What has happened to Billy Butler?

By Steve Sell
May 16, 2014

There was a time when Billy Butler was as popular in Kansas City as Gates Bar B.Q.

Remember last year? The affable Butler was known as “Country Breakfast,” and when he’d homer it would be a “Billy Bomb.” There was even “Billy Butler’s Barbecue Sauce.” He appeared on a lot of commercials during Royals’ games and was high profile.

But this year, I don’t think I’ve heard anyone refer to Butler as “Country Breakfast”  unless it’s been to point out that maybe he’s had some extra helpings that have taken away some of his athleticism.

There’s been a grand total of one “Billy Bomb” as the Royals are at the quarter-pole of the season. His jars of sauce have disappeared from the bench. The fun-loving, engaging Butler appears almost daily with a scowl or a look of bewilderment. He even got into it with first base coach Rusty Kuntz when he was nearly picked off at Seattle following a single. He rounded the bag, casually walked back to first and was lucky to beat the tag, which would have ended the game. Butler, to his credit, took blame for his near-gaffe.

Butler should be at the pinnacle of his career. He’s arguably the Royals’ most recognizable player who has seen and been a part of a lot of bad baseball in Kansas City. He’s at the age where he should be posting his best numbers, which would normally be All-Star worthy.

But something has gone terribly wrong. Billy Butler, who was put on this earth by God to hit baseballs all over the lot, has stopped hitting. Even on bad days he used to be good for at least a double. The hitting machine has developed a glitch.

In 40 games, Butler has exactly six doubles and one homer. That’s a total of seven extra-base hits from the No. 3 or 4 spot in the order. Seven extra-base hits used to be one week’s worth for Butler, whose strength was hitting to all fields.

He is hitting .232. He’s accustomed to being in the .280-to-.300 range with a spate of doubles. While he’s never been a big homer guy, he has popped 29 in a season. He can’t blame it this year on the park, because nearly all of his outs are weak grounders to third base and shortstop. It’s almost unfathomable to watch one of the best hitters in the game look so inept. He’s even struck out an alarming 31 times, highest on the team, and has killed several rallies by rolling into ego-sapping double plays.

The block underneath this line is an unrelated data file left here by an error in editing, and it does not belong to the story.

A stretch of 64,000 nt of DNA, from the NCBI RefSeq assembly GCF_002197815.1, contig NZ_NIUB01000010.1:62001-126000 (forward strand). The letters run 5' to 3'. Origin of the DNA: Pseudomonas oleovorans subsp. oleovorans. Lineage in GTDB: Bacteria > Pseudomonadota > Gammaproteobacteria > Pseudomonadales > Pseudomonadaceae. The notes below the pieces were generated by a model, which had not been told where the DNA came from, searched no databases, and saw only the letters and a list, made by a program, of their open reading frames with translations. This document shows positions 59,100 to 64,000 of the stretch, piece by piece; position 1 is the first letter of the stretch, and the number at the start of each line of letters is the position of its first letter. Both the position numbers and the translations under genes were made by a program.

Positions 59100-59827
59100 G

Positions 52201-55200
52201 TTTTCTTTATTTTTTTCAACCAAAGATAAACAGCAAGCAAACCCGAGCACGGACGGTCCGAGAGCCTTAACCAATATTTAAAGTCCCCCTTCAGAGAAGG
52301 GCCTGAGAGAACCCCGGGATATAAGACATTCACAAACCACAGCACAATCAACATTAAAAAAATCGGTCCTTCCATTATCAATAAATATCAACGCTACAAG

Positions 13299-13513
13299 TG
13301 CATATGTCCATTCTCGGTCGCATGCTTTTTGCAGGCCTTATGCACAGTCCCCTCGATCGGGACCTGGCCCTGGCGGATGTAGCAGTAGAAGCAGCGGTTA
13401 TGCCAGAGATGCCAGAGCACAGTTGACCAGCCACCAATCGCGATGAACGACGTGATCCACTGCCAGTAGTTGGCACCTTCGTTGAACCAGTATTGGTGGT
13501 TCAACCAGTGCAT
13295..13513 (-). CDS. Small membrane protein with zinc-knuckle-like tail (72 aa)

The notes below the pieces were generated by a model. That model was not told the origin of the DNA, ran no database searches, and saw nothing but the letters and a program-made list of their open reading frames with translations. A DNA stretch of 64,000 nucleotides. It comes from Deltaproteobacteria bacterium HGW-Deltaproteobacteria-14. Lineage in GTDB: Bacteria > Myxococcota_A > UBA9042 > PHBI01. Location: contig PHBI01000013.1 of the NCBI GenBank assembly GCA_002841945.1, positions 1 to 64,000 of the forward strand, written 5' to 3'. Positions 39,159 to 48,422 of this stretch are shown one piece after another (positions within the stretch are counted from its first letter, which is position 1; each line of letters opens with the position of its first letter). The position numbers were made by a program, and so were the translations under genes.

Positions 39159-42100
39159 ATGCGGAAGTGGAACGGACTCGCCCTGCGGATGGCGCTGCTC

The Royals have no choice but to ride Butler out. His track record indicates he’s going to hit. He’s had slumps before, but never one so pronounced. If not for the miserable and practically historically bad season being turned in by Mike Moustakas, he’d be last among Royals regulars in on-base percentage. Butler is at .292 and has a .296 slugging percentage, sickly numbers that probably want to make him throw up.

Butler’s woes also have been contagious. He’s been so bad that it’s kept the heat off Alex Gordon, another franchise cornerstone who in reality hasn’t been that much better. His saving grace is that he’s at least hit a lot of doubles. 

The Royals are 20-20 at the one-fourth mark of the season, which is commendable considering how atrocious the offense has been. They have wasted countless quality pitching performances, including a dandy Thursday by Yordano Ventura. The bullpen appears to have righted itself after clunking it up the first month and now the team seems to be in every game, thanks to the pitching.

There was talk of moving Butler last winter since his value was never higher. You have to wonder if the Royals have hung on him too long. Hopefully, his bat will warm up along with the weather. If he does, the team will jump on his back for the ride.


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